Treating children you meet on holiday as you would those at home.

Tour company G Adventures is promoting the ethical treatment of children encountered while travelling, with its new child welfare campaign called "If you wouldn't do it here, don't do it anywhere". Recommendations issued by the company include:

• Be considerate and don't take photos with children without their parent or guardian's permission. Don't geotag children as this can make them susceptible to trafficking and desensitise them to strangers.

• There are better ways to learn about local life than interrupting lessons with school classroom visits.


• Donate to organisations that help youth and their families rather than helping to cultivate a begging culture by giving money and gifts directly to children.

• Report it if you see a child in a situation that just doesn't seem right.

• Think about what you'd do in the same scenario at home. "Kids are kids, no matter where they live."

The campaign, which was launched on Unicef World Children's Day, November 20, asks travellers to sign a pledge to be more responsible when interacting with children during their journeys. Early last month G Adventures became the first global travel company to be officially ChildSafe Certified in recognition of its work undertaken to safeguard the wellbeing of children. All school classroom visits have been removed from its itineraries, and staff have all been given training.

Gorillas rising

The mountain gorilla has had its conservation status upgraded from "critically endangered" to "endangered" by the International Union for the Conservation of Nature.

The improved status has been assisted by the veterinary care of ill and injured gorillas by the Gorilla Doctors organisation, supported by experiences offered on Rwanda Gorilla itineraries offered by tour company Adventure World Travel. The company has used the status change to reiterate the importance of responsible wildlife tourism for "encouraging investment in infrastructure, communities and people who play an active role in ensuring wildlife populations around the world thrive".

Other Major Travel Brands Doing Good

Norwegian cruise line Hurtigruten has announced at least six of its ships will be powered by dead fish by 2021. Well, actually liquified biogas, a mixture of LNG and fossil-free, renewable gas produced from said dead fish and other organic waste. The waste will be sourced from the fishery and forestry of the region. The move follows the company's innovative battery-powered cruise ship, the M.S Roald Amundsen, and a recent single-use plastic ban across its fleet.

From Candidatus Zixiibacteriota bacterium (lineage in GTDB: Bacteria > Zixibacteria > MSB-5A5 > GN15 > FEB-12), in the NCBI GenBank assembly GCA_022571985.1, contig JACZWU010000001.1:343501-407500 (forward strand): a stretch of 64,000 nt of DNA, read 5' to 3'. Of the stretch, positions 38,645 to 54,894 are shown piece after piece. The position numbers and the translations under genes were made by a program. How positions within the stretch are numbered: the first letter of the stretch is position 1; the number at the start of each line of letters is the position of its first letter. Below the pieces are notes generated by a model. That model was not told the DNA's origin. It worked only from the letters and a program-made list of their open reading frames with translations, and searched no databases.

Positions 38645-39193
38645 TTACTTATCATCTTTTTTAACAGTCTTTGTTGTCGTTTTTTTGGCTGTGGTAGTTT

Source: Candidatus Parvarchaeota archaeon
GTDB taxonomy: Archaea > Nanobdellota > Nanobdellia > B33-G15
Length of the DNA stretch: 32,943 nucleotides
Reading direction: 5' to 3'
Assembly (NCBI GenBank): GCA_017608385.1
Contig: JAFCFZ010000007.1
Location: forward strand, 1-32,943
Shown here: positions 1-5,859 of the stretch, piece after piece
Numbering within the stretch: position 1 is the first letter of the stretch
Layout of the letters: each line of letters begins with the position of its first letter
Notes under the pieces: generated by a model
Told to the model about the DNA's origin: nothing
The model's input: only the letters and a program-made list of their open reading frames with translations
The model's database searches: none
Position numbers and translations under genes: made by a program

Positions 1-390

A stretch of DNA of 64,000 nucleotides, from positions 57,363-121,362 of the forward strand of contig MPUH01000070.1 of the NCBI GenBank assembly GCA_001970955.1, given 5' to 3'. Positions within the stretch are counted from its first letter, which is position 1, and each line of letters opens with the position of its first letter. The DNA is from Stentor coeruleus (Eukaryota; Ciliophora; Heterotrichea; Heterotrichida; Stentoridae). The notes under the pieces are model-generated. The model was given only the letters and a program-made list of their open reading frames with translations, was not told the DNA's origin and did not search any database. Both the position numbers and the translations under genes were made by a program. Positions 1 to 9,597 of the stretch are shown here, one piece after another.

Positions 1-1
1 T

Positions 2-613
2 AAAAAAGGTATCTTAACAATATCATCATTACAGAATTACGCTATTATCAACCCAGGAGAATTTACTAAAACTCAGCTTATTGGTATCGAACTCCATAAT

Australian-based travel company Intrepid has introduced a Chief Purpose Officer to run its purpose-driven initiatives to foster responsible and sustainable travel. A main focus for Leigh Barnes is the company's "1-2-3" financial model where 1 per cent of its global revenue, 2 per cent of its employee time and 3 per cent of its founders' equity will be dedicated to purpose-based projects and initiatives such as designing sustainable tours and addressing issues such as plastics use, animal welfare and overtourism.


Take that Sydney

Melbourne is crowing in that way only Australian cities can about last month being named one of the world's most sustainable cities for business travel and events. The southern destination was awarded eighth place in the Global Destination Sustainability Index and took the top gong for the Asia-Pacific region.

Among the achievements of the local government and the Melbourne Convention Bureau are improved access to sustainable resources, the creation of a dedicated sustainability steering committee, improved access to sustainable resources and the education and support of key stakeholders when it comes to sustainable practices.

Holiday, Celebrate

The Herdade da Comporta, a 12km stretch of coastline an hour south of Lisbon, Portugal, is reportedly a low-key holiday destination for the likes of Madonna and designers Philippe Starck and Christian Louboutin. The trio are among the fans of the area's pristine beauty which can be partly attributed to the strict planning laws ensuring its seven villages have undergone minimal development, all of it away from the beaches.